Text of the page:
The School of Music recently held auditions in Taipei, Taiwan in December 2018, its second consecutive year holding auditions there. Yu-Fang Chen, assistant professor of violin performance, administered the auditions and has been working on building a Ball State presence in Taiwan since she started teaching at BSU. In October 2018, Peter Opie, associate professor of cello performance, and Ryan Hourigan, director of the School of Music, visited Taiwan with professor Chen. During their visit, they met with music faculty and administrators at two universities in Taipei, and presented master classes and concerts in Taipei, Taichung, Yun-Lin, and Kaohsiung. We interviewed professor Chen about her time at Ball State and how she started holding auditions in Taiwan.
Where are you originally from and how long have you been in the states?
I’m originally from Taiwan. I came to the United States in 2005 right after receiving my Master’s degree in violin performance from National Taipei University of Arts.
What have been your fondest memories at Ball State so far? How are you adjusting to life in Muncie?
I’m doing very well in terms of adjusting to life in Muncie. I like the simplicity and quietness here in town. It helps me be focused at work and be relaxed when I’m home.
My fondest memories at Ball State include those music-making opportunities and collaborations with my wonderful colleagues and students. One particular instance that stands out is the inaugural concert of the Ball State University Camerata last November. BSU Camerata is a faculty led, conductorless string ensemble. We as faculty co-coached the group, rehearsed intensively, and performed alongside some of our top students. It was a fulfilling and amazing feeling to perform with colleagues and a group of young musicians who truly engaged themselves in making music. It was also encouraging to see how much the students grew in such a short time. I felt really proud of them. It’s moments like these that remind me once again how much I love music and teaching.
I know that you are the liaison for the Taiwan Auditions. How did that begin and what has the process been like? What were some challenges that you faced while trying to coordinate auditions in another country?
The idea of holding a Taiwan audition came to me about a month and a half after I started teaching at Ball State. I truly enjoy where I work and who I work with. Knowing what Ball State offers, I wanted to bring greater visibility to the School of Music as not many people in Taiwan know about us. I proposed the idea first to Dr. Peter Opie, the string area coordinator, and then to Dr. Hourigan, the director of the School of Music. Both of them were very supportive and willing to give it a try. That was how things got started.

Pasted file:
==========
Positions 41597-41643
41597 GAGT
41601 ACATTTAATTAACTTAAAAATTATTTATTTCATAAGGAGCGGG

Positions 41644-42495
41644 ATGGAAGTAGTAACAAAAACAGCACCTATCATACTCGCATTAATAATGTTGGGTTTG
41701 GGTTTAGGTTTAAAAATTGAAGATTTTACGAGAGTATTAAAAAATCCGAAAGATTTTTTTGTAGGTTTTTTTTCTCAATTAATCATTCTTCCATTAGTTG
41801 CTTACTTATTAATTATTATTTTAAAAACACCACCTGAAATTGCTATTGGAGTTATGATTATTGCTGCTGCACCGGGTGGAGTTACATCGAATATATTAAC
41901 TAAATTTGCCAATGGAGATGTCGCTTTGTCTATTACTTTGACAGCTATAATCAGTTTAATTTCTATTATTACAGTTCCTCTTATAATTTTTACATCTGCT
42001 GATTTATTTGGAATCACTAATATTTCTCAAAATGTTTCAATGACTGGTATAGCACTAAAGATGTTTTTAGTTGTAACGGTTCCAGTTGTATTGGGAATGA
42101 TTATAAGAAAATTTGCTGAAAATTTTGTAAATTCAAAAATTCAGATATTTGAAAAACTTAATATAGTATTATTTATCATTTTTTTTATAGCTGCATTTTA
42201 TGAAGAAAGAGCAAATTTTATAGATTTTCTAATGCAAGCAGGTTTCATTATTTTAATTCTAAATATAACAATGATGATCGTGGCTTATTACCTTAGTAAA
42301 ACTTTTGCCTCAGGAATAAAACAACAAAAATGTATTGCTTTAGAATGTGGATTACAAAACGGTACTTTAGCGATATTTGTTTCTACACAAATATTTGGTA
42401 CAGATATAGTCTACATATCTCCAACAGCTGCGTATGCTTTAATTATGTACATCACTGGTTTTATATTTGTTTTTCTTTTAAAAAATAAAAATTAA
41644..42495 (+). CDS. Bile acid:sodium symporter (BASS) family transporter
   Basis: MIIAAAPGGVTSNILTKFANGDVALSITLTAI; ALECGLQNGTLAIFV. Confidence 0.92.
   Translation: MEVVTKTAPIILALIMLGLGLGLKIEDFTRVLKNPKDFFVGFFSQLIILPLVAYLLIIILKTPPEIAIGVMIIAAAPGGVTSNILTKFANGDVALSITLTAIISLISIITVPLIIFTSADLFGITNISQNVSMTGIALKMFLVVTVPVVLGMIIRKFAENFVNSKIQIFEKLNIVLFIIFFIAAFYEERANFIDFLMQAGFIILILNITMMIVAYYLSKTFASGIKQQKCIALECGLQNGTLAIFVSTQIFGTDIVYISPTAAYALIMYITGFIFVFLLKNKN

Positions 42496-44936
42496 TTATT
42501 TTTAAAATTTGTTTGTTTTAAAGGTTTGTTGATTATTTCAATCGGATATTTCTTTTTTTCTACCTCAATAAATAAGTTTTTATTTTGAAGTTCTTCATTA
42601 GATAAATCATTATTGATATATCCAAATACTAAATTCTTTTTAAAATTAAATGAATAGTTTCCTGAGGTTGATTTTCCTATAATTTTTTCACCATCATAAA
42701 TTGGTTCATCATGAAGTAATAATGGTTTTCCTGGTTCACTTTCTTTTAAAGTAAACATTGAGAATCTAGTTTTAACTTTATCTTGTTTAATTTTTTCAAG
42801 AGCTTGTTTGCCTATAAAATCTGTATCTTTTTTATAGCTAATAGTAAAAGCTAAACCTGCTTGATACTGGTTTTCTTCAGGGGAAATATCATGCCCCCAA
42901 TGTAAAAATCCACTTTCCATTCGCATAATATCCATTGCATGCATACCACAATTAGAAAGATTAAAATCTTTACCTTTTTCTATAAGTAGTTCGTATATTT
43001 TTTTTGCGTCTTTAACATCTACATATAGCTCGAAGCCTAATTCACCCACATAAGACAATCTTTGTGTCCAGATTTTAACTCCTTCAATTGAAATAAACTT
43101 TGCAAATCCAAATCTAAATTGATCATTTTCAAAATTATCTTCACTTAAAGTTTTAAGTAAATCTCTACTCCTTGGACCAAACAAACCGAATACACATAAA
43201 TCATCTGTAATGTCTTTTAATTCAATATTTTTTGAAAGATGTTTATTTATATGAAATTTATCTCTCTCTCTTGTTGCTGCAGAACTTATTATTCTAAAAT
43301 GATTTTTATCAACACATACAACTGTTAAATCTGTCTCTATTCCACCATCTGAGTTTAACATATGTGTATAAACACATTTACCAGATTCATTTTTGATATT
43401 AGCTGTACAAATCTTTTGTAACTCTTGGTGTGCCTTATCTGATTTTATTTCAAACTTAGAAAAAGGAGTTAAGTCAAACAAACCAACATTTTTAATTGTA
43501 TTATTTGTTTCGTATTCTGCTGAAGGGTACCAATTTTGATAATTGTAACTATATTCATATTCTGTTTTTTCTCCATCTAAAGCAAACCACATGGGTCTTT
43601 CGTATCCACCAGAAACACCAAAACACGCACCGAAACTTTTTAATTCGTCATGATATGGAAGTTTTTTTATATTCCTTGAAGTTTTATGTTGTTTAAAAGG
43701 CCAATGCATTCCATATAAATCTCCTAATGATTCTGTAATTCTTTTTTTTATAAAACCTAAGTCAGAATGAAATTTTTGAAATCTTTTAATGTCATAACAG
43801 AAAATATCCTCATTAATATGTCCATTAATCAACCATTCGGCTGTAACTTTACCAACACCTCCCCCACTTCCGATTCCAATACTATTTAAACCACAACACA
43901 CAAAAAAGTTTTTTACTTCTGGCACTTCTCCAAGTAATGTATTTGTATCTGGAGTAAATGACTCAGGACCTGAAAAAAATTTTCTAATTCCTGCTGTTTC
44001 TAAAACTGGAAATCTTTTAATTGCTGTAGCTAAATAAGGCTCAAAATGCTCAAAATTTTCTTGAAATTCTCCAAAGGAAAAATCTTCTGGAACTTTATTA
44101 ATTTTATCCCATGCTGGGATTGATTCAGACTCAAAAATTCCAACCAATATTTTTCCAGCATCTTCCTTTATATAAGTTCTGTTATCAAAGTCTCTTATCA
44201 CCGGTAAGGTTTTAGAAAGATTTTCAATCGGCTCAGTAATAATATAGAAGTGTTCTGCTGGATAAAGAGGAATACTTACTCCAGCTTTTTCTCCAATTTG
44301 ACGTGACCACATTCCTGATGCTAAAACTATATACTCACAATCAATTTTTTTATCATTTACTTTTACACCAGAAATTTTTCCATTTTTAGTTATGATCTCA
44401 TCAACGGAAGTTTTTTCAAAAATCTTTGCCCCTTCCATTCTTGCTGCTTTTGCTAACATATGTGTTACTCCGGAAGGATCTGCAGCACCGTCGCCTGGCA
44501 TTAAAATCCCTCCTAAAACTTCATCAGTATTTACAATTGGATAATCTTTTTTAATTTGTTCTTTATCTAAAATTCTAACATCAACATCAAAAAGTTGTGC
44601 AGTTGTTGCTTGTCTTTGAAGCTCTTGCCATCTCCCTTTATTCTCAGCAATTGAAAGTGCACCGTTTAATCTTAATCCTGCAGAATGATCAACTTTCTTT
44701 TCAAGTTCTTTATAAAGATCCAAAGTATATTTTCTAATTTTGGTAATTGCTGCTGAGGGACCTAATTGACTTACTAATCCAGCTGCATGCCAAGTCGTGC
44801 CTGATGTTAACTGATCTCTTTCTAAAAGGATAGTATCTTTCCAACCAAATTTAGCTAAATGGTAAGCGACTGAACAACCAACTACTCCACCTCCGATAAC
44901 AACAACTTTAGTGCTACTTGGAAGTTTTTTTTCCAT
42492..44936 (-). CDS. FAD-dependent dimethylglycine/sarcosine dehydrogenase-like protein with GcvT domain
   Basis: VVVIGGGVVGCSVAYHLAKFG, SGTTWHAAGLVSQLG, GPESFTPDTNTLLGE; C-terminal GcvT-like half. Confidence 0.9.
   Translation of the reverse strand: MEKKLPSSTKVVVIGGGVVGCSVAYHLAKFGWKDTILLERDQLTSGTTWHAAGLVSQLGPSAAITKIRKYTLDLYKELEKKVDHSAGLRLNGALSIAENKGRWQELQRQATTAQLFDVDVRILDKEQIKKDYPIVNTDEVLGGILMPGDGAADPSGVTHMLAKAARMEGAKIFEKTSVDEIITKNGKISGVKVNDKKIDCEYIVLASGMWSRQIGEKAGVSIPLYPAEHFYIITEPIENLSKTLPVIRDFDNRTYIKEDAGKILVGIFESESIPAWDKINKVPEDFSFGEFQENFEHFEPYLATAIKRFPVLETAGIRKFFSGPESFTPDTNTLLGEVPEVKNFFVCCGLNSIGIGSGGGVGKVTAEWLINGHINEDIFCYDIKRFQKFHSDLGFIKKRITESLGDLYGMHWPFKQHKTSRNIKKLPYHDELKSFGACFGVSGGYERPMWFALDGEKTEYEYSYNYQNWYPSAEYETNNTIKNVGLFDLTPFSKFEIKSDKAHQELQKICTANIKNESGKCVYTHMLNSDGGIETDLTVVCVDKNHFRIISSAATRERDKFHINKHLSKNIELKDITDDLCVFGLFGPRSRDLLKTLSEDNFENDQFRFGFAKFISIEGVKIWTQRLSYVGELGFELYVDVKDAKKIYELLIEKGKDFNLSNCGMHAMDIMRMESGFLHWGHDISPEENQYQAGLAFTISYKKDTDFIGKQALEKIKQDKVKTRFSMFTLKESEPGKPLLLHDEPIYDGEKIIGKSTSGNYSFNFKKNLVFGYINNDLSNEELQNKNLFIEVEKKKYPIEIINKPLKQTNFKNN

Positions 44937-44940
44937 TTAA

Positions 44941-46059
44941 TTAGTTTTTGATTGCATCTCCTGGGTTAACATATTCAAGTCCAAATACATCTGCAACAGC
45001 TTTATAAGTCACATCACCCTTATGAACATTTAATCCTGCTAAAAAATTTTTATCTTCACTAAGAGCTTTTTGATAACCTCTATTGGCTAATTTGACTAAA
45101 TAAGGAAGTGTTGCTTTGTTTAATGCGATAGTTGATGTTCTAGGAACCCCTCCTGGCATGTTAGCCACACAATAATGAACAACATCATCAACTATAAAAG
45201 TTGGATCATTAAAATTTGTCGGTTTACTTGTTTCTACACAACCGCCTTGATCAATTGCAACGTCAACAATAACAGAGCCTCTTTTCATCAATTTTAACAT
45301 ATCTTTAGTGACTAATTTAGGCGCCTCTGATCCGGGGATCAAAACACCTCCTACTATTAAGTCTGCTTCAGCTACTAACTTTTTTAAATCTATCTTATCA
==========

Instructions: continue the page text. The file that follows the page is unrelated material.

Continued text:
Honestly, it was not difficult for me to arrange and/or coordinate an “event” in Taiwan because of my personal and professional connections. However, the biggest challenge was to encourage students to audition for a school they did not know much about or had never even heard of. I remembered sending around 300 personal messages to my former teachers, colleagues, schoolmates, and students to introduce our program at Ball State University and to advertise our first ever remote audition. It was a lot of work. However, knowing that we have reached out to hundreds of faculty and students and successfully recruited talented musicians from that part of the world, all the hard work paid off. I’m thankful for all the support and resources I received at BSU and in Taiwan throughout the process.
What do you enjoy doing in your free time?
For longer periods of free time, I love to travel, especially to national parks to be close to nature. For shorter breaks and especially when I’m home, I love either playing jigsaw puzzles or watching scary movies. Both activities successfully pull me away from reality and help me forget about all the worries and stresses.
What advice would you give to others interested in pursuing a degree in music?
My biggest advice is to love what you are doing and always do your best. I never think it is easy to pursue a degree in music. It takes a lot of time, hard work, courage, and endurance.
We musicians tend to (and have to) spend hours and hours in the practice room ALONE, in order to perfect our craftsmanship and musicianship. Without love and passion, the lengthy and lonely hours of practicing become unbearable, and it is impossible to create anything that would even touch our own hearts.
I truly love what I’m doing now. It is the love and passion toward music and education that keeps me going forward, no matter how tired I am or how difficult things are.